Twitter users with SMS enabled are vulnerable to an attack that allows anyone to post to their account. Users of Twitter that have a mobile number associated with their account and have not set a PIN code are vulnerable. All of the Twitter SMS commands can be used by an attacker, including the ability to post tweets and modify profile info. Messages can then be sent to Twitter with the source number spoofed," Jonathan Rudenberg, the researcher who discovered the bug, said in an advisory on the Twitter SMS flaw .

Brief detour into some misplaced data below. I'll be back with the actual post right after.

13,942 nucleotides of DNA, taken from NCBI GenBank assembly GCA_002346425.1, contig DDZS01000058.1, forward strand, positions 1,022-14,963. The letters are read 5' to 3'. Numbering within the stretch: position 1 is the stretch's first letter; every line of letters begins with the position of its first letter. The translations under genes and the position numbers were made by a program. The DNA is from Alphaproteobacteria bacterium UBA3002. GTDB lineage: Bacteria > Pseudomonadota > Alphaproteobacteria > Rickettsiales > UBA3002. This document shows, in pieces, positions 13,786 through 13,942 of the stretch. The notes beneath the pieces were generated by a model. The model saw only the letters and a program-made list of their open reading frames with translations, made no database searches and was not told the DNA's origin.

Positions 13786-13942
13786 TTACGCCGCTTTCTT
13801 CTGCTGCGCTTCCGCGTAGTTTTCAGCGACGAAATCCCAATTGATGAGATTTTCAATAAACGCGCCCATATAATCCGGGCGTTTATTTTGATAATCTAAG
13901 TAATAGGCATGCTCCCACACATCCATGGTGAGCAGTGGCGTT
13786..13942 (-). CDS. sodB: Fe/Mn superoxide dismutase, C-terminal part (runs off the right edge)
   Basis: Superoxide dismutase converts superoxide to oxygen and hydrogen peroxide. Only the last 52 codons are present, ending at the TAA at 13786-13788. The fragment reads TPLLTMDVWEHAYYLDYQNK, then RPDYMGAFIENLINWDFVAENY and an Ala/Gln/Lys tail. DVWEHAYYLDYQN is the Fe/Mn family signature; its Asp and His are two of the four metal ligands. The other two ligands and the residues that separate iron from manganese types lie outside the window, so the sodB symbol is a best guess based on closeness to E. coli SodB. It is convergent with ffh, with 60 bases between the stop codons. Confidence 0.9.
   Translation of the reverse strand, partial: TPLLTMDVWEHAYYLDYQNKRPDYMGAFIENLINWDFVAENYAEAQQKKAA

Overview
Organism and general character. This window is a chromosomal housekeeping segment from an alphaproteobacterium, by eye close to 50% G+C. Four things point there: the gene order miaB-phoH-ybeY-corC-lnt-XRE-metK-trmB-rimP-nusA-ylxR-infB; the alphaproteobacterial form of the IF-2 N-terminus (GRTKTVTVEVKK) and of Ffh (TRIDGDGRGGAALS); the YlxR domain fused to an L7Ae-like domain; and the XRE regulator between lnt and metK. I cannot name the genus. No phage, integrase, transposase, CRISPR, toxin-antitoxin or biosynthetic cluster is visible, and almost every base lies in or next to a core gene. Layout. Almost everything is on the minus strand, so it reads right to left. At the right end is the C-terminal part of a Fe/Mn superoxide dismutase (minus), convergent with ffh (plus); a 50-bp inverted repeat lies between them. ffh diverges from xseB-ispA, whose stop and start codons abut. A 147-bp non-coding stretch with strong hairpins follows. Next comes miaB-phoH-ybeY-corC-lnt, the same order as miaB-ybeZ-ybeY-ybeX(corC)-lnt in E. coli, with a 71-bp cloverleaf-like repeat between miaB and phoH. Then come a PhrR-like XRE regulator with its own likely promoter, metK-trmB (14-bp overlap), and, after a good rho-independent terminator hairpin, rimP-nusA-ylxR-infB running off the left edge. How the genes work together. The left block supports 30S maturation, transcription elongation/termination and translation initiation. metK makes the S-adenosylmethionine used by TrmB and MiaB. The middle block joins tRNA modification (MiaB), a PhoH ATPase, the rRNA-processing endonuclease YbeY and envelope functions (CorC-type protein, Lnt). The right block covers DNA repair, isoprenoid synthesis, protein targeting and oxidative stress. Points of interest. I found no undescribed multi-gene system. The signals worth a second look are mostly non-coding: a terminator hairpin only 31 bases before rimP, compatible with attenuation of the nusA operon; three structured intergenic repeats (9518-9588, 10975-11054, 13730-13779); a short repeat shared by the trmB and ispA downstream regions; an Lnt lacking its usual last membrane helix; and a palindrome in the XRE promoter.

Facebook and Venmo were also vulnerable to the same spoofing attack, but the issues were resolved after disclosing to their respective security teams.
The vulnerability is a reault of the way that the Twitter service handles incoming commands from users's mobile devices. Twitter users have the option of turning on an option that allows them to post messages, follow and unfollow users and take other actions simply by sending SMS commands from their mobile phones. In order to do this, a user must register his mobile number with Twitter in his profile, so the service knows what account the commands are associated with. The problem, however, is that anyone who knows a user's mobile number can post messages, change profile settings and take other actions on the user's behalf.